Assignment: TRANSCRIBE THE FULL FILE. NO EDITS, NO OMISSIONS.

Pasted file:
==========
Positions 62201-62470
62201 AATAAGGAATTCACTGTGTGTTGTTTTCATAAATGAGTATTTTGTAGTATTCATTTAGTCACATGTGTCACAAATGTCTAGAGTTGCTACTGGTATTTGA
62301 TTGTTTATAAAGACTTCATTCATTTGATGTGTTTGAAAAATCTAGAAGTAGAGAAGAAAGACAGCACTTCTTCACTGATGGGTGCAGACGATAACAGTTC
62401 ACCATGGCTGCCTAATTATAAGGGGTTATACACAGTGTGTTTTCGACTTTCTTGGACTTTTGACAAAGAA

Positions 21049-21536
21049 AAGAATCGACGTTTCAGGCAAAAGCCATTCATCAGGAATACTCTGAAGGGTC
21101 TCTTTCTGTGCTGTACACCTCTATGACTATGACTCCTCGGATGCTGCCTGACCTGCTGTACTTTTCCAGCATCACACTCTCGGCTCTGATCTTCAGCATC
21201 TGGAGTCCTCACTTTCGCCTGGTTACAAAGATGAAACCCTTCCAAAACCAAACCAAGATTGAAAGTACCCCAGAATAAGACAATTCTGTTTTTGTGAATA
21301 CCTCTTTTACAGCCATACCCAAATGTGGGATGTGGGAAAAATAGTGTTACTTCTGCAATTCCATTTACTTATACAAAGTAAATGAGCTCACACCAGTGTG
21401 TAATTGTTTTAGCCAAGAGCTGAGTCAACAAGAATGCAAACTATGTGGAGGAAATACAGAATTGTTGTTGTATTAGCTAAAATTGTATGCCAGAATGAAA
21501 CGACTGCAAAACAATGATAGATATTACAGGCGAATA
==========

Positions 62201-62470
62201 AATAAGGAATTCACTGTGTGTTGTTTTCATAAATGAGTATTTTGTAGTATTCATTTAGTCACATGTGTCACAAATGTCTAGAGTTGCTACTGGTATTTGA
62301 TTGTTTATAAAGACTTCATTCATTTGATGTGTTTGAAAAATCTAGAAGTAGAGAAGAAAGACAGCACTTCTTCACTGATGGGTGCAGACGATAACAGTTC
62401 ACCATGGCTGCCTAATTATAAGGGGTTATACACAGTGTGTTTTCGACTTTCTTGGACTTTTGACAAAGAA

Positions 21049-21536
21049 AAGAATCGACGTTTCAGGCAAAAGCCATTCATCAGGAATACTCTGAAGGGTC
21101 TCTTTCTGTGCTGTACACCTCTATGACTATGACTCCTCGGATGCTGCCTGACCTGCTGTACTTTTCCAGCATCACACTCTCGGCTCTGATCTTCAGCATC
21201 TGGAGTCCTCACTTTCGCCTGGTTACAAAGATGAAACCCTTCCAAAACCAAACCAAGATTGAAAGTACCCCAGAATAAGACAATTCTGTTTTTGTGAATA
21301 CCTCTTTTACAGCCATACCCAAATGTGGGATGTGGGAAAAATAGTGTTACTTCTGCAATTCCATTTACTTATACAAAGTAAATGAGCTCACACCAGTGTG
21401 TAATTGTTTTAGCCAAGAGCTGAGTCAACAAGAATGCAAACTATGTGGAGGAAATACAGAATTGTTGTTGTATTAGCTAAAATTGTATGCCAGAATGAAA
21501 CGACTGCAAAACAATGATAGATATTACAGGCGAATA